Be prepared to walk from the deal if the numbers don’t work, don’t get emotional involved in the deal, as it’s only a deal and there will be many more to come.

    Hope this helps,

    Sean

  12. Lee Shaw 03. Mar, 2010 at 9:58 am #

    Thanks for such a timely reply and the great advice.

  13. sharon 08. Jul, 2010 at 10:51 pm #

    Hi Sean,

    Here is my dilemma. I am buying a property in NYC that I am told will be jointly decided on by the developer and the bank — the bank will receive/review the offer first. The developer is in default to the bank for $11M and has 3 sponsor units that he is trying to sell.

    I have made an offer on a property that is asking $5.6M, my offer was for $4.5M after bringing in an architect and a contractor. The building is supposed to be a luxury one, but has affordable housing finishes (C-grade cabinets in the kitchen, purgo floors throuough apt, low ceilings randomly put up, etc.) Apt has never been lived in and has been on the market for 5 years. Architect expressed concern about condition of mechanicals and found that the ductwork was not insulated even though broker is insisting it is insulated.

    Broker suggested I hire an engineer to do an engineers report as she thinks the architect is trying to jack up his renovation fee. I think I made the right offer price but am receiving lots of resistance from broker (I think my broker is intimidated by the seller’s broker aka the bank — this is just a hunch)

    Can you tell me (1) if I made the right offer, (2) Do I need the further expense of the engineer’s report (3) What happens to apts that are on the market for more than 5 years (in NYC??)

    Thanks for your advice. Please email me back. I really appreciate your thoughts in this matter.

    Best,
    Sharon

  14. baton rouge foreclosures 09. Jan, 2011 at 10:43 pm #

    This a good training even for new agents that haven’t sold their first property. Many clients complain about their experience when buying a home in foreclosure or in a short sale. This is just the lack of knowledge on the topic.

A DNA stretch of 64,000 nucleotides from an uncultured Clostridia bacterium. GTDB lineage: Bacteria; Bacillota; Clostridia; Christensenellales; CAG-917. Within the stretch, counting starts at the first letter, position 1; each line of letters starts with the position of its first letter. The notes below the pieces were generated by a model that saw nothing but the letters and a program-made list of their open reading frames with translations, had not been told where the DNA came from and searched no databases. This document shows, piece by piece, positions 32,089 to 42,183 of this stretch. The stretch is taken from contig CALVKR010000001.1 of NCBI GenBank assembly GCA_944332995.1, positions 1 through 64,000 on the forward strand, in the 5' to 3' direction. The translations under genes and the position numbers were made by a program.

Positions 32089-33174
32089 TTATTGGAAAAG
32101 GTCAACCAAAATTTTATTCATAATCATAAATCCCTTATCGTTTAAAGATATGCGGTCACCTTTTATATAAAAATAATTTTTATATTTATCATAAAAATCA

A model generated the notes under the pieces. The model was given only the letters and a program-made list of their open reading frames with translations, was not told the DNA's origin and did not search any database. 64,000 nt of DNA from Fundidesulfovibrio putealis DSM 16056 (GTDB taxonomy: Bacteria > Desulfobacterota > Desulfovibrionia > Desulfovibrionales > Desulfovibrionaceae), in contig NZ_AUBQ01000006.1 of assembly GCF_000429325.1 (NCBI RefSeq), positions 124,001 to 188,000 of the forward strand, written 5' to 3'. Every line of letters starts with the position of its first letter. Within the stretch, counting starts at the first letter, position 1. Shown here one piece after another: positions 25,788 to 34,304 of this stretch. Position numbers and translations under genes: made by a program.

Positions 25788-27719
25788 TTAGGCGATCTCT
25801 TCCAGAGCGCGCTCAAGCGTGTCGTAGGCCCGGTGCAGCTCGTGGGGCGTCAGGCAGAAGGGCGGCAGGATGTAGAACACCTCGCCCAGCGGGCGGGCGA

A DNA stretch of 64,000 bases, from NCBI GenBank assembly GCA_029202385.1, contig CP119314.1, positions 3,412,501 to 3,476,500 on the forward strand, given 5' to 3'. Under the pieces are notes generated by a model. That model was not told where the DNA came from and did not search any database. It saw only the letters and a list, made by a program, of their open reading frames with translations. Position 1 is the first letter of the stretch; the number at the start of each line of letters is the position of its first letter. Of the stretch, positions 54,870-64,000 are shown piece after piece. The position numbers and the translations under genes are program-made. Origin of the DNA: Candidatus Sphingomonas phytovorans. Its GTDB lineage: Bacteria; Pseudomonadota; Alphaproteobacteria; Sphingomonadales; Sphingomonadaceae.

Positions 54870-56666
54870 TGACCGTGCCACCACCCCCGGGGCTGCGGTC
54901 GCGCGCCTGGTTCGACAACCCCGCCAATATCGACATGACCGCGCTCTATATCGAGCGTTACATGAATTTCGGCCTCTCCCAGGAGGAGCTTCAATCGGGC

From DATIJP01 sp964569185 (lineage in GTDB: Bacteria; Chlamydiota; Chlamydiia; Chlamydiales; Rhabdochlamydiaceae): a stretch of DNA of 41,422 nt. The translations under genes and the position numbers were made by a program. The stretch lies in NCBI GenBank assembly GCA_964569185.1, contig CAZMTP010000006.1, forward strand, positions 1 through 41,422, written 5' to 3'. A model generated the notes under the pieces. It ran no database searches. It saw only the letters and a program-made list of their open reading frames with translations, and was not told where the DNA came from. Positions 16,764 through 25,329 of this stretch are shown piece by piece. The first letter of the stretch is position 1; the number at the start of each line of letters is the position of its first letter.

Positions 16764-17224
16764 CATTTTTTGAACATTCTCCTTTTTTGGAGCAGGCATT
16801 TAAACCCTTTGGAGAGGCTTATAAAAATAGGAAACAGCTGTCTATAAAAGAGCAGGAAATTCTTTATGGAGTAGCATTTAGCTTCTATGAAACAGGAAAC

15. albert 17. Feb, 2011 at 2:21 pm #

    I’M looking to buy a bank owned house, would I get a better deal or the same using cash?

    And should get my own realtor or use one selling the house?

  16. Lachelle 15. Mar, 2011 at 10:21 am #

    Hello,

    I am about to put in a offer on a bank owned property that is listed at $119,900, which was just reduced from $124,500 over the weekend. My agent did research and said the last time this home was sold it was sold at $149,500 but I dont know how long ago that was. I want to counter offer for $110,000 but I am fearful that they will get a better offer from someone else, knowing whats its worth, and I will lose out on this house. I am also afraid that the bank will not go down any lower because it was just reduced 4 days ago. The house is in good condition with just a few updates needed like kitchen appliances and new carpet. Can you please give me some tips on how to go about getting this house for the price that I want. I just think $119,900 is a bit much with the work that needs to be done to it before I move in

  17. TN Real Estate 20. Mar, 2011 at 9:25 pm #

    How do I flip a bank owned house? Can someone help me please!!

  18. Michael Pursell 29. Mar, 2011 at 5:10 am #

    Sean – need your advice/opinion. How do you go about making an offer on a Bank Owned Property when you need to sell your own house in order to afford to buy it? Do you think it will ruin our chances of getting the house if we put in a contingency that our agreement is contingent on us selling our house? Say 45 days at an agressive price? Any thoughts given your experience?

  19. April Peralta 30. Jul, 2011 at 10:24 pm #

    hi Sean, thanks for your tips need your advice 1st time home buyer:
    we put up an offer to a REO owned house under home path mortgage. list price was 209,900 – we offered 210,000 w/ 5% down requesting 3.5% credit towards closing cost, earnest money deposit was at 5K. the lender said the bank will counter offer – we’re willing to negotiate to up to 211K – the property is ‘as is’. how can we use other contingencies like inspection results for the counter?
    thank you very much!